Kendall Harmon’s Sunday Sermon–Are We Living Wisely? Are we Making the Most of the Time? (Ephesians 5:15-20)

You can listen directly there and download the mp3 there.

Posted in * By Kendall, * South Carolina, Anthropology, Ethics / Moral Theology, Parish Ministry, Preaching / Homiletics, Sermons & Teachings, Theology, Theology: Holy Spirit (Pneumatology), Theology: Scripture

(DG) John Piper visits a Minnesota mainline church services and finds 6 problems+makes 6 observations

5. The emptiness of the conversation with the Muslim leader points to the fact that in the view of this church, contemporary Christianity does not have to do mainly with ultimate reality. It just doesn’t. It’s not a metaphysical issue. It’s not an ultimate reality issue. The nature of God, the nature of Christ, the nature of salvation, the path of holiness, the nature of eternal destinies — that is simply not the issue in contemporary mainline Protestantism. Instead, the dynamics that define relationships between social groups is front and center. That’s really the issue, not ultimate reality.

6. Finally, the fact that this church is made up mainly of old people suggests at least at the present that many younger people doubt the validity of traditional religious forms that no longer embody the claim to offer ultimate truth and ultimate reality and ultimate salvation. I think that they are absolutely right to try to maintain the forms. If you walk into that church, and you didn’t know any better, you’d say this looks like a church from forever ago — this is what church is. Big stained-glass windows, and pastors at the front, a big organ, lots of music, singing about Jesus — what could be more churchy than this? Except there’s nothing there of any ultimate reality.

Read it all (my emphasis).

Posted in America/U.S.A., Anthropology, Ethics / Moral Theology, Liturgy, Music, Worship, Parish Ministry, Pastoral Theology, Religion & Culture, Theology, Theology: Salvation (Soteriology), Theology: Scripture

In the Midst of a Campaign of Disinformation, the Diocese of South Carolina releases a Factsheet on the Current Lawsuits

Read it carefully and read it all and you can find more material and many more links to even further information there.

Posted in * Anglican - Episcopal, * South Carolina, Episcopal Church (TEC), Ethics / Moral Theology, Law & Legal Issues, Parish Ministry, Stewardship, TEC Bishops, Theology

He attended last year’s deadly Charlottesville rally. Then a black pastor changed his life.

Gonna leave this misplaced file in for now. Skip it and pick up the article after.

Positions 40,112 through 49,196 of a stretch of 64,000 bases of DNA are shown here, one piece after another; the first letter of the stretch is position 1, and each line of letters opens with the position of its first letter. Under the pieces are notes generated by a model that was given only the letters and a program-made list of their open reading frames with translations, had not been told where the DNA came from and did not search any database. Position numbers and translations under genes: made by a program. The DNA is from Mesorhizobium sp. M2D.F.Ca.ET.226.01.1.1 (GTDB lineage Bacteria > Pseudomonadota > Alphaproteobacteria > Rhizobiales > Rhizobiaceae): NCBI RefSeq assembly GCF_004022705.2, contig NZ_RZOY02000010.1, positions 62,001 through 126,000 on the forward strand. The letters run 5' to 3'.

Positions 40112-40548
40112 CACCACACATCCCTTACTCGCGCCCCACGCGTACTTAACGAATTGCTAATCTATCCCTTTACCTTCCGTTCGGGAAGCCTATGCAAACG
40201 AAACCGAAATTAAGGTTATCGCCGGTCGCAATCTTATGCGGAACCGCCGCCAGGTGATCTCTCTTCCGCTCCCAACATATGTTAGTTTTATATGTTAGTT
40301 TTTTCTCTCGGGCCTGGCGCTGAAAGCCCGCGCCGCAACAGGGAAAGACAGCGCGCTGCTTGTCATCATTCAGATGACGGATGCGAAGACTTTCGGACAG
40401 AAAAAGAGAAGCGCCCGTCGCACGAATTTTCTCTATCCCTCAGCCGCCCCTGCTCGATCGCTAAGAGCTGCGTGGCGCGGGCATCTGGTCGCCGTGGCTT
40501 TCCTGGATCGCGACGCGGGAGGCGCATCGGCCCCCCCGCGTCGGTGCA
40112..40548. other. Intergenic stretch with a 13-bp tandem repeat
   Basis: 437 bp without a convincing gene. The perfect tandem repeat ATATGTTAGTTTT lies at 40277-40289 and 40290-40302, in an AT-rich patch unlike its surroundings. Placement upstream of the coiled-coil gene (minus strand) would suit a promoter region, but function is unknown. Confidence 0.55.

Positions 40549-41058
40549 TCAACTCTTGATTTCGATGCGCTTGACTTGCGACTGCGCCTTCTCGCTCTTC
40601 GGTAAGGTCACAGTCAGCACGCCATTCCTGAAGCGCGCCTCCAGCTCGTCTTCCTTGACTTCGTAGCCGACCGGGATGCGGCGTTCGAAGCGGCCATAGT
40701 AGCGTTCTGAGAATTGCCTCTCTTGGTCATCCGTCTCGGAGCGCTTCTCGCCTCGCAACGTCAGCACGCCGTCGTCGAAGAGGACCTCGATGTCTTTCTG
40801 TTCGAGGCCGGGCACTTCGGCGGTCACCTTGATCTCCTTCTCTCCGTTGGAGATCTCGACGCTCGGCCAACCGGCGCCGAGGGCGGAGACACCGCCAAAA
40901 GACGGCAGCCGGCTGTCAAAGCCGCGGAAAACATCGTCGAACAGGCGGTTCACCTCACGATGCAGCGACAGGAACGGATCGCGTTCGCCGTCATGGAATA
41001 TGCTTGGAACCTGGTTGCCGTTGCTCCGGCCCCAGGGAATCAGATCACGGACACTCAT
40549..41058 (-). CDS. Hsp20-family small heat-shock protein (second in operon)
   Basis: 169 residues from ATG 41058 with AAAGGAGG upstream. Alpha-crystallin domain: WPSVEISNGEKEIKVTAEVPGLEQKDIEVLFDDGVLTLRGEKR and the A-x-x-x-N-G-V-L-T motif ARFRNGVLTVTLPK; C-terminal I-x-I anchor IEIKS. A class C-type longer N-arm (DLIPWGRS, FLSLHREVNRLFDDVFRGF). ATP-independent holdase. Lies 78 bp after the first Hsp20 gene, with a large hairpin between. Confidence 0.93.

One year ago, Ken Parker attended the white nationalist rally in Charlottesville, Virginia, but has made a significant transformation after accepting an invitation to a black church. His story is featured in part in the Emmy-nominated Fuuse film ‘White Right: Meeting the Enemy’ on Netflix.

You need to take the time to watch it all.

Posted in Baptism, Evangelism and Church Growth, Parish Ministry, Race/Race Relations, Religion & Culture, Soteriology

(1st Things) Nic Rowan–Rejuvenation at Trinity Church

For years, the Episcopal Church and its decline into secularism have been the butt of many a joke in the conservative Christian communities through which I’ve drifted. Membership is down—if baptism rates continue their decline, it will never recover—as the church concedes ever more beliefs in order to accommodate the modern world. Already, many of its members practice in a way that is nearly indistinguishable from the spiritual-but-not-religious folks who visit The Met on Sundays in lieu of a liturgy. Soon they may become like those who spend Sundays at MoMA.

It’s easy to be cynical about the state of the Episcopal Church. But everyone hungers for some salvation. When I entered the chapel, I found ten chairs set up in a ring behind the nave. In front of the chairs, ten flower-embroidered cushions formed an inner ring. Six middle-aged women sat in the chairs. A seventh woman wearing a scarf that looked like a tallit stood in the middle of the ring.

She introduced herself as Ellen and said she would be leading today’s meditation. “Now take a nice deep breath,” she said. “We’re centering ourselves for the exercises. Once you’re in your center, take one more deep breath and then exhale. Take one more big inhale, lift your arms up, and then exhale….”

Ellen addressed my singularity when she sat down on one of the flower cushions.

“Since we have a gentleman among us, I’ll be a little more modest,” she said as she draped the scarf over her legs. “Okay, now let’s just focus on our breath. As you breathe, focus on that breath and when your mind wanders—as it will do—get back to the breath. We’ll do this for about three minutes. Notice your breath. Notice your nose, your lungs….”

Read it all.

Posted in * Anglican - Episcopal, America/U.S.A., Episcopal Church (TEC), Parish Ministry, Religion & Culture, TEC Parishes

(Barna) The Ups and Downs of Parish Ministry

Pastoral ministry certainly has its peaks and valleys, but overall, most pastors are very satisfied with their vocation and feel energized and supported in their work. They particularly love preaching and teaching—a task most feel they are good at—but are regularly frustrated with the lack of commitment among their parishioners. In partnership with Pepperdine University, Barna conducted a major study—The State of Pastors—of how Protestant senior pastors in the U.S. navigate life and leadership in an age of complexity. In this infographic, pastors weigh in on the best and worst parts of their job.

Read it all.

Posted in Ministry of the Ordained, Parish Ministry, Religion & Culture, Sociology

Kendall Harmon’s Sunday Sermon–In the Morning you shall see, in the Evening you shall know (Exodus 16:2-15)

You can listen directly there and download the mp3 there. The full Eddie Rickenbacker story with which the sermon concludes was posted yesterday.

Posted in * By Kendall, * South Carolina, Preaching / Homiletics, Sermons & Teachings, Theology: Scripture